Barrow centre ban for youth gang
Last updated at 14:51, Monday, 18 October 2010
A GANG of youths who forced a community centre to shut has been banned from going near the building for three months.
The Annex Hindpool Community Base in Barrow was forced to close in the evenings after a two-month campaign of intimidation and vandalism.
The Bath Street centre has now re-opened its doors after the local beat bobby warned the gang and their parents.
Annex boss Paul Bibby said he can't thank Hindpool PC Stephen O'Brien enough for dealing with the problem.
The Evening Mail reported earlier this month that fears for the safety of youngsters attending the club led to its closure after concrete slabs and heavy sand-filled road cones were hurled over a 17-foot wall.
The gang - five boys and one girl aged between 12 and 14 - made life a misery for adults and children attending the centre, including members of an Asperger's group.
Mr Bibby, 50, said centre users were subjected to vile verbal abuse, were prevented from entering the building as the youngsters blocked doorways, and had to deal with gang members continually attempting to break-in and stealing toys from young children.
He said: "PC O'Brien and PC Pete Cargan went to see the parents of the children who had been involved. PC O'Brien came down on them like a ton of bricks.
"We haven't seen sight or sound of them since. He's been brilliant.
"He has been to see the parents and has made an agreement with them all that they will stay away from the building and not approach users for a three month period.
"It is really good news and fantastic that the people who use the centre can start doing so again without fearing for their safety or having to put up with ant-social behaviour.”
PC Steve O'Brien said: "Before the Evening Mail story was published, we did not know the extent of the problem, or that it involved members of the Asperger's group.
"We took Paul's concerns on board and police officers and PCSOs working in Hindpool were able to identify those responsible pretty quickly.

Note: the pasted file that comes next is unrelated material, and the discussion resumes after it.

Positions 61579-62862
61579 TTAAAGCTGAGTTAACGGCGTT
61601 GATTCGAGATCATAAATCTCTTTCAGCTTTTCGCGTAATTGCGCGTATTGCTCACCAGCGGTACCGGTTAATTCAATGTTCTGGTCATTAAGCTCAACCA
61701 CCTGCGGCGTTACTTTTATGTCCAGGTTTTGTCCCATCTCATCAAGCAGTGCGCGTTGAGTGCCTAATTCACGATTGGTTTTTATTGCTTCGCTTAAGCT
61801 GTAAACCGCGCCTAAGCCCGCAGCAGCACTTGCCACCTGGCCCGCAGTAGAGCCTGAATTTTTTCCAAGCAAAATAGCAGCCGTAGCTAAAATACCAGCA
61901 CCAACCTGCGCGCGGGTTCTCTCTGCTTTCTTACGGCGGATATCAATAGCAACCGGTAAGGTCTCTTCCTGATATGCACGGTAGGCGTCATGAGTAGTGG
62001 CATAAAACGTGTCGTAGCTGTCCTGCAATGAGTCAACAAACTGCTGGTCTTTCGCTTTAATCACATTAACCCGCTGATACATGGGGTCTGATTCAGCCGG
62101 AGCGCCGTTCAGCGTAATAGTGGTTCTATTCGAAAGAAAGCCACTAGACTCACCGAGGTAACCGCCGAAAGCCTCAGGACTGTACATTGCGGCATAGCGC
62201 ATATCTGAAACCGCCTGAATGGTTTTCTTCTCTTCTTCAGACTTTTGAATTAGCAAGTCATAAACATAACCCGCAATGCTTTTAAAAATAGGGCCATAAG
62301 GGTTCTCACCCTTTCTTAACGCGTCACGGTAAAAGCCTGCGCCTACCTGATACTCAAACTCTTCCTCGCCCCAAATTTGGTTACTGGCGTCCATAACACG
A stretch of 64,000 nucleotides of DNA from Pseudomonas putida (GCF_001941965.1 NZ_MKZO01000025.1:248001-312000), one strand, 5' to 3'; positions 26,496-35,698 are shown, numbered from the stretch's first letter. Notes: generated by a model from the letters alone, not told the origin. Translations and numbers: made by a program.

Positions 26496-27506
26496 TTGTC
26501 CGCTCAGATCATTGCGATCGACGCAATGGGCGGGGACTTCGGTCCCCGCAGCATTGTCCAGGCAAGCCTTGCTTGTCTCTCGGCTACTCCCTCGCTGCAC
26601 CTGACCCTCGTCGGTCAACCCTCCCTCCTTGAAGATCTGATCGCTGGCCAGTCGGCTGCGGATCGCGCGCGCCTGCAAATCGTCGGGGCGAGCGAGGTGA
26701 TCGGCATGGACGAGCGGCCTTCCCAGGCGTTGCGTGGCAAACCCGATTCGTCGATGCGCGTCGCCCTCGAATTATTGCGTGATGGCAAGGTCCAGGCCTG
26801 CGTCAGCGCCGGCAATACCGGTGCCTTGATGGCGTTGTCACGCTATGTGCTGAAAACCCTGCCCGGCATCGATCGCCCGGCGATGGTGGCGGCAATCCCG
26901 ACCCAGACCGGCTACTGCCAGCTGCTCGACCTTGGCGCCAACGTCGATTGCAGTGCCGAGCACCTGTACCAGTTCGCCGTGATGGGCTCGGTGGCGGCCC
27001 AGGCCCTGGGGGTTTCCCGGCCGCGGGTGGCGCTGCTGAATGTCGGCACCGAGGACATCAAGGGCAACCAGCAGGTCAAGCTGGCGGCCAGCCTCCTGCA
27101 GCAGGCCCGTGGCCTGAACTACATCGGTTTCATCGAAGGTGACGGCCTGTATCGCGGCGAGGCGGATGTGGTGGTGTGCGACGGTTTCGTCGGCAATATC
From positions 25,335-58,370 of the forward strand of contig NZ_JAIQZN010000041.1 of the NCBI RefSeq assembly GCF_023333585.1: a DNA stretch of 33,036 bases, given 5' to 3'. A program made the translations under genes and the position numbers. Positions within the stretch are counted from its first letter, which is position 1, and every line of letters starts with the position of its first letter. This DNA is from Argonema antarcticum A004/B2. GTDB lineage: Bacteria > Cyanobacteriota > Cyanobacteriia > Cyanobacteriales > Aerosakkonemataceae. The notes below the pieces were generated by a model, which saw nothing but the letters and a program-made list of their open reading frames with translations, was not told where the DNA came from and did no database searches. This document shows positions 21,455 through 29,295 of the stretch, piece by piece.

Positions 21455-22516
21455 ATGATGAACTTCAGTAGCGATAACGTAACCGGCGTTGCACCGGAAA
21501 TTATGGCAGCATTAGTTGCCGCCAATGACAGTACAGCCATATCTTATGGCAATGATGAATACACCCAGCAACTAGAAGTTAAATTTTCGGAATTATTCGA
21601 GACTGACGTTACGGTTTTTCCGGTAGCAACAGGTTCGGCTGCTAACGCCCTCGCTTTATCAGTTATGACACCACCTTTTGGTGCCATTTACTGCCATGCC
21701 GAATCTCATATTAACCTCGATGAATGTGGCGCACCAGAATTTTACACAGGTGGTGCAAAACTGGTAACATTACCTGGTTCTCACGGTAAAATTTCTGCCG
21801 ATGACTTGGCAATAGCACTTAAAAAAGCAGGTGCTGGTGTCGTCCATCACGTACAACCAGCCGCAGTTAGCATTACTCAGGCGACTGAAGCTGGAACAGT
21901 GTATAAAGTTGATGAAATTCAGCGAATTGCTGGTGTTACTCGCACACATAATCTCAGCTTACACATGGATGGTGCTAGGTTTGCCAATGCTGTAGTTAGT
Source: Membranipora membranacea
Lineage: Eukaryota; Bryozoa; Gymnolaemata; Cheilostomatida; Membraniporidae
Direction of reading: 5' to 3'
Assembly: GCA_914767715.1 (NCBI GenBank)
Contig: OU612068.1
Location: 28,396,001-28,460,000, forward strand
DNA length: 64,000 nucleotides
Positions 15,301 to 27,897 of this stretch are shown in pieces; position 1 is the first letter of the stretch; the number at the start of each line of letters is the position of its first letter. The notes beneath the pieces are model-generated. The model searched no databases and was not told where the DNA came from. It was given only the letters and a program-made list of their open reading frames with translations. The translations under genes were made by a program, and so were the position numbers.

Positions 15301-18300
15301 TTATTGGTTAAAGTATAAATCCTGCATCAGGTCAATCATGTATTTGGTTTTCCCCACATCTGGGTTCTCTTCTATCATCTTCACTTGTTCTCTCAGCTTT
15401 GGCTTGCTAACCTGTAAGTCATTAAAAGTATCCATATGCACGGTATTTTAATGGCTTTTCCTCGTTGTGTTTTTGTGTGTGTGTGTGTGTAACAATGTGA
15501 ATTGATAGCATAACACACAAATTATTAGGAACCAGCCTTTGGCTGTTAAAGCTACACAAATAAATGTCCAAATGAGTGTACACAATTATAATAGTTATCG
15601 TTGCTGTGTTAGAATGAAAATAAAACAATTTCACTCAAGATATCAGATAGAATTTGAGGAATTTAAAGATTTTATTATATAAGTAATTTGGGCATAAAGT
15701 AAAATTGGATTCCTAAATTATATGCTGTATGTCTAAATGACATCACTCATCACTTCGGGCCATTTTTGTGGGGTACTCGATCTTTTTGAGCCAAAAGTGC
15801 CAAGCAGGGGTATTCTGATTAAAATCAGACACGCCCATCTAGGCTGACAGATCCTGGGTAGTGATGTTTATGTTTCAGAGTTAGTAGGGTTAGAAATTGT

"We visited the kids at home and have spoken to them advisedly in front of their parents and we got a good reaction from them."We devised acceptable behaviour contracts with them, which they have all agreed to.
"I think some kids aren't always aware of the consequences of their actions, but when it was put to them in a different context they were quite receptive.
“Their behaviour since has improved and we've had no requirements to speak to any of them again.
"I'm pleased we were able to get the facility back open as soon as we did."
First published at 13:06, Monday, 18 October 2010
Published by http://www.nwemail.co.uk
Have your say
I think it is unfair to treat these kids this way, the poor little darlings are simply bored, their home lives must be very bad indeed if they think they can carry on like this. No, we as a society should reach out and embrace these poor mites, we should act in a responsible manner and find them a decent pastime, say in Iraq or Afghanistan for example! I'm sure the military would find them something useful to do, like playing mine sweeper with a hammer or hot wiring abandoned cars left at the roadside by insurgents for our brave, brave troops to find! Perhaps a more recreational pursuit, say playing tig with the odd suicide bomber maybe? Oh I dunno, the Army would no doubt be better equipped to find these little dears something to occupy their minds with! It's not like it would take much as they only have tiny brains to start with! Oh, and as for their parents they should be shamed in public and then flogged in the town centre and also made to join the Green party!
Good work by Barrow Police. Surprised that they didn't know about such a long running and serious problem though. Thought this community centre and the Aspergers Group would be at the top of the list for regular visits ?
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